Ontario Construction News staff writer
Ontario’s Auditor General (AG) says Tarrion Warranty Corp., which enforces warranties on new homes, has favoured the interests of builders over homeowners.
Bonnie Lysyk released a report last Thursday that says Tarion requires half of its board of directors to be nominated by the Ontario Home Builders’ Association (OHBA) and it consults with the association before changing any regulations.
She said in her report Tarion’s processes are often too difficult and time consuming for homeowners to navigate when they want to complain about builders, but builders with poor warranty records continued to get licences.
Lysyk also found that senior management was rewarded for increasing profits and minimizing payouts to homeowners, which she says is contrary to a consumer-protection mandate of a not-for-profit corporation.
Earlier this year, the government announced it was transforming Tarion, including taking away the responsibility for providing oversight of new homebuilders and establishing a separate regulator to for that function.
Lysyk says Tarion co-operated with her audit and has agreed to implement her recommendations.
OHBA CEO Joe Vaccaro told the Globe and Mail that he agrees his organization has tight ties with Tarion. “I can appreciate the word ‘imbalance’ because we are so active in the advocacy space.” The newspaper says Vaccaro acknowledged that the imbalance may have cost consumers. “Yes, it probably has happened when the system has failed to resolve legitimate home buyer issues and left them out of pocket.”
Among close ties with the OHBA, the Tarion is required to give the builders’ group advance knowledge of any new regulations. Tarion also paid $185,000 over five years to sponsor a leadership dinner at the OHBA’s annual conference.
One contention the AG raised in her report is that Tarion imposes arbitrary and strict deadlines for contacting the agency; the first within 30 days after taking possession of a new home, and then a second 30-day window one year later.
“Between 2014 and 2018, Tarion refused assistance on about 9,700 requests because the homeowners had missed the 30-day deadlines,” the AG asserted. “About 1,300 of these requests had missed the deadline by a single day.” Lysyk says in her report that a sampling of the rejected claims included major issues including cracked foundations, building code violations and a lack of proper insulation.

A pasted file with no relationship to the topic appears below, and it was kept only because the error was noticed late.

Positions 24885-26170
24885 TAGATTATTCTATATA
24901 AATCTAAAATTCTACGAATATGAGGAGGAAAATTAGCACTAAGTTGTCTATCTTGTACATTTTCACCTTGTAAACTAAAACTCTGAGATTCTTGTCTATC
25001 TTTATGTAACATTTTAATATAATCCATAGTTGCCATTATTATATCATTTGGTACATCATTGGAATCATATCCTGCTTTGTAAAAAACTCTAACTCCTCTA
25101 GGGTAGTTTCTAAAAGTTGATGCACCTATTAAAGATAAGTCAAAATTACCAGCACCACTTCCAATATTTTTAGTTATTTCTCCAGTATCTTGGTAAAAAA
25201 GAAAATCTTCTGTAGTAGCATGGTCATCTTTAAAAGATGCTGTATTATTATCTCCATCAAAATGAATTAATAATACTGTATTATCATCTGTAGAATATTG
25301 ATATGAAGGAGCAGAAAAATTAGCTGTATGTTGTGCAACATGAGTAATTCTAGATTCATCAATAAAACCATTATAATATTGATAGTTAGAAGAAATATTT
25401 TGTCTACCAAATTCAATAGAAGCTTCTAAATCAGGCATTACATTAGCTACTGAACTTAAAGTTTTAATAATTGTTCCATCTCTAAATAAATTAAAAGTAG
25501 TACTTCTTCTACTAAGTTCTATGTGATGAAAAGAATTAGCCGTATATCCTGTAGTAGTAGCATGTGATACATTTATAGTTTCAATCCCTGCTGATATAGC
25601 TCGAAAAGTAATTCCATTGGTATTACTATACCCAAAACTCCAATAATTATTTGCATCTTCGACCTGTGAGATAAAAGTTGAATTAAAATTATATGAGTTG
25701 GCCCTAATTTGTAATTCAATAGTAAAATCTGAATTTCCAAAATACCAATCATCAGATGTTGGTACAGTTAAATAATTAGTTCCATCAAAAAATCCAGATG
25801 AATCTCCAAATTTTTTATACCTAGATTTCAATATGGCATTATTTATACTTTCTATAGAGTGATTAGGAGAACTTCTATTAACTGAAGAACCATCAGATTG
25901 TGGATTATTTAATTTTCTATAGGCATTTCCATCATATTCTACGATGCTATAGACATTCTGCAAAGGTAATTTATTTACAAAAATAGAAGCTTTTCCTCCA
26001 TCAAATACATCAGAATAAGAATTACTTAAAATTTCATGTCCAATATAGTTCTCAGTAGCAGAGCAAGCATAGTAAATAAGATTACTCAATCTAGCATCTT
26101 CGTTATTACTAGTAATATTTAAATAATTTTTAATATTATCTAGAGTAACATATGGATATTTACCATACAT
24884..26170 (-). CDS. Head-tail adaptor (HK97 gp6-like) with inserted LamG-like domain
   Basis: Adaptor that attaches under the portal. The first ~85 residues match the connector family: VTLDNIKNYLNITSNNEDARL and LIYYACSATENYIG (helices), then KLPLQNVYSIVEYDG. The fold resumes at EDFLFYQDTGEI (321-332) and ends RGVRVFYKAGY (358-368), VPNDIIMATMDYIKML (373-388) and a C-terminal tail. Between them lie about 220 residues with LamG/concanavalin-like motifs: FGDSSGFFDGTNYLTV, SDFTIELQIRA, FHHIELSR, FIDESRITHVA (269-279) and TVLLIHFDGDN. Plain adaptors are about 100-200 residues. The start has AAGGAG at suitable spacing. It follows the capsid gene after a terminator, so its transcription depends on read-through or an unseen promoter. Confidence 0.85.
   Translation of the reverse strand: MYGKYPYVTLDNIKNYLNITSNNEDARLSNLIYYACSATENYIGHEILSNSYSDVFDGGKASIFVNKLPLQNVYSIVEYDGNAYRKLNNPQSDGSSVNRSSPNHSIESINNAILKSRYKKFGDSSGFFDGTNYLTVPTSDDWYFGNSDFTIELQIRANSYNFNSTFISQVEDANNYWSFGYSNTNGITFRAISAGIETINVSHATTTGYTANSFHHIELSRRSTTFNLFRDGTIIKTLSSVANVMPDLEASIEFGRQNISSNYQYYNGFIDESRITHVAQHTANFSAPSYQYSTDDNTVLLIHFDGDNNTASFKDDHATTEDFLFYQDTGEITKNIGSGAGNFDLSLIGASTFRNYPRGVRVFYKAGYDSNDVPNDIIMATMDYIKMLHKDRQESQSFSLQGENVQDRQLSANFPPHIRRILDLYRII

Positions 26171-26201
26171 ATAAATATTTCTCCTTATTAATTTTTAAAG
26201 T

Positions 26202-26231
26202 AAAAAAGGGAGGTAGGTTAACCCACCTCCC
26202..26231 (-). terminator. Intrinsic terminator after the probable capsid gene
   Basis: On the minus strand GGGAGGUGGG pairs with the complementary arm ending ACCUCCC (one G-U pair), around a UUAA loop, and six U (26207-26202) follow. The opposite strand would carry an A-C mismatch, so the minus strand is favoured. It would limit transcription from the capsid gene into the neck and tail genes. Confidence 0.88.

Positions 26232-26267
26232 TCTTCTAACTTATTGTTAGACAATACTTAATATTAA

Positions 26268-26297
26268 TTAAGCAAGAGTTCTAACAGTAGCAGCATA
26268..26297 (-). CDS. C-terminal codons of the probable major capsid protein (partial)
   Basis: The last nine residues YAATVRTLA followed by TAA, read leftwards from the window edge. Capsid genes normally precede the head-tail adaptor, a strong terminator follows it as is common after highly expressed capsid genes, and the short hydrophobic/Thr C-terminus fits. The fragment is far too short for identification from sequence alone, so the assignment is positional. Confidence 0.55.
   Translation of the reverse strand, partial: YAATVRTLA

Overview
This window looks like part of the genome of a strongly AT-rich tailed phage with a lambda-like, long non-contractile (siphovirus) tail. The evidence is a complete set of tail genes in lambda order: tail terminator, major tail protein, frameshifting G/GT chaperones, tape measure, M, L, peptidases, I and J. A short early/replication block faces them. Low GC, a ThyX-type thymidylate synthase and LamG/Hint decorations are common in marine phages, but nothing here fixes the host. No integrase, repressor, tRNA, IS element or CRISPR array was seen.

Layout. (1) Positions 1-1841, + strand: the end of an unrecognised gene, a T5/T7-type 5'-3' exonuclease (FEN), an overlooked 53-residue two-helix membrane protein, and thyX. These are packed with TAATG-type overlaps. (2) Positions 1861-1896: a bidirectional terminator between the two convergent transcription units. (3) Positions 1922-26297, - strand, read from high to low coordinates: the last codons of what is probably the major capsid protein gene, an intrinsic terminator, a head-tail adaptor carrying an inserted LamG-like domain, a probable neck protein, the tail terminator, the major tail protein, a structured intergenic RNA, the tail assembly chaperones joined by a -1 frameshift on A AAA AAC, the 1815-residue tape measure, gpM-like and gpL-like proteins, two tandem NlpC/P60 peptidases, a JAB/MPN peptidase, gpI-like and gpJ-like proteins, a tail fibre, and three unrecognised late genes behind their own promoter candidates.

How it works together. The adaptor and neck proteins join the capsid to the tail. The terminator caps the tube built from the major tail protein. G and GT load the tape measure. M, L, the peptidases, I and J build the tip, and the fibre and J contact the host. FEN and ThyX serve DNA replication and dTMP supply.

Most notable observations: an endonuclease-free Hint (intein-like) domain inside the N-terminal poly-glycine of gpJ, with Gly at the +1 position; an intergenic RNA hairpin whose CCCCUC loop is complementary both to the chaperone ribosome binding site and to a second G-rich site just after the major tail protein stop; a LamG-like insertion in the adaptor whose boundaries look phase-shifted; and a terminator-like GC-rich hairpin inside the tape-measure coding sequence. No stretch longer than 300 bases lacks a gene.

While Tarion can be strict with home purchasers, the report says the organization often was extremely lenient with builders, noting that builders’ deposits are often assessed at below market value, while payouts to home buyers are based on current values. “As a result, (Tarion) paid out about $127 million more form the Guarantee Fund over then last 10 years, and recovered form builders only about 30 per cent of the pay-outs.”
In many cases, builders who failed to honour warranties were able to renew their new home building licenses. “Tarion told us that it would be unfair to use it licensing power to force collection payments from builders.”
Tarion’s online Builder Directory also is missing many examples of data buyers might find interesting, the AG asserted. “It convicted 666 individuals of illegal building, but these convictions were never recorded in the builder directory,” the Globe and Mail reported.
“The Builder Directory should be administered by government, not by industry-dominated or secretive agencies like Tarion. There needs to be transparency on builder track records to properly inform the public,” consumer advocate and Tarion critic Barbara Captijn told the newspaper. “Consumers have been muzzled for over a decade for saying this is a rogue corporation with no credible oversight, or accountability to the public.
The AG report also raised concerns about bonuses and salaries for Tarion’s executives, noting that five of 11 performance indicators for bonuses relate to maximizing profits and keeping expenses low. “These incentives might be better suited to a profit-making insurance company than a not-for-profit delegated authority with the mandate to help new home buyers,” the report says.
Lysyk says Tarion paid out $2 million in bonuses, with senior leadership sometimes collecting 30 to 60 per cent of their annual salary in bonuses.
Tarion paid its president and CEOHoward Bogach $681,616 in salary and bonuses in 2018, and together its 11 senior leaders collected $4.04 million in total compensation. This information was the first time Tarion had revealed its salaries and bonuses in 41 years.
“We thank the Auditor-General for her recommendations and look forward to acting on them with the best interests of homeowners in mind,” Bogach said in a written statement.